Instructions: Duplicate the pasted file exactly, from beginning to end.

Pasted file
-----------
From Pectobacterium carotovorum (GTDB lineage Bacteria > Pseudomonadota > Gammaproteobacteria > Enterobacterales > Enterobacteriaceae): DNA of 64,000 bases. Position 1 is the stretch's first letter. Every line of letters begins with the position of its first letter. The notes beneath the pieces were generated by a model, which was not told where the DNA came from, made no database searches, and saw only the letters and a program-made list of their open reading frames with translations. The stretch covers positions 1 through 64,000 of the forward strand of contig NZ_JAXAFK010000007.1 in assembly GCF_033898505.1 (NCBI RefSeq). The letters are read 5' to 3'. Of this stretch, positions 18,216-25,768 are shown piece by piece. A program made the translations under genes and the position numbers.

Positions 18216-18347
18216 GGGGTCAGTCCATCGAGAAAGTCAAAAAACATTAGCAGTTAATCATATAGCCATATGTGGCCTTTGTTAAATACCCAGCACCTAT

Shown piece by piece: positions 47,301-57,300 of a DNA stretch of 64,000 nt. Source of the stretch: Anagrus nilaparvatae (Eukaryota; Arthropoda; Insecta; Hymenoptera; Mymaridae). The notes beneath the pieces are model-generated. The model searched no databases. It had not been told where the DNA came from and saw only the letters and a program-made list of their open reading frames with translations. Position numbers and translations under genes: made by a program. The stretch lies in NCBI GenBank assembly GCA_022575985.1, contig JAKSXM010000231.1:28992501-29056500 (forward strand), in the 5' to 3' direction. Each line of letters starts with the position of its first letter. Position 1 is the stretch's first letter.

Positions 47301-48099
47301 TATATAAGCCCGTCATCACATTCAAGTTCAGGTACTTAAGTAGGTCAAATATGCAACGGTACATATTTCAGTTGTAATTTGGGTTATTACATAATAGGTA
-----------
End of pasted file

From Pectobacterium carotovorum (GTDB lineage Bacteria > Pseudomonadota > Gammaproteobacteria > Enterobacterales > Enterobacteriaceae): DNA of 64,000 bases. Position 1 is the stretch's first letter. Every line of letters begins with the position of its first letter. The notes beneath the pieces were generated by a model, which was not told where the DNA came from, made no database searches, and saw only the letters and a program-made list of their open reading frames with translations. The stretch covers positions 1 through 64,000 of the forward strand of contig NZ_JAXAFK010000007.1 in assembly GCF_033898505.1 (NCBI RefSeq). The letters are read 5' to 3'. Of this stretch, positions 18,216-25,768 are shown piece by piece. A program made the translations under genes and the position numbers.

Positions 18216-18347
18216 GGGGTCAGTCCATCGAGAAAGTCAAAAAACATTAGCAGTTAATCATATAGCCATATGTGGCCTTTGTTAAATACCCAGCACCTAT

Shown piece by piece: positions 47,301-57,300 of a DNA stretch of 64,000 nt. Source of the stretch: Anagrus nilaparvatae (Eukaryota; Arthropoda; Insecta; Hymenoptera; Mymaridae). The notes beneath the pieces are model-generated. The model searched no databases. It had not been told where the DNA came from and saw only the letters and a program-made list of their open reading frames with translations. Position numbers and translations under genes: made by a program. The stretch lies in NCBI GenBank assembly GCA_022575985.1, contig JAKSXM010000231.1:28992501-29056500 (forward strand), in the 5' to 3' direction. Each line of letters starts with the position of its first letter. Position 1 is the stretch's first letter.

Positions 47301-48099
47301 TATATAAGCCCGTCATCACATTCAAGTTCAGGTACTTAAGTAGGTCAAATATGCAACGGTACATATTTCAGTTGTAATTTGGGTTATTACATAATAGGTA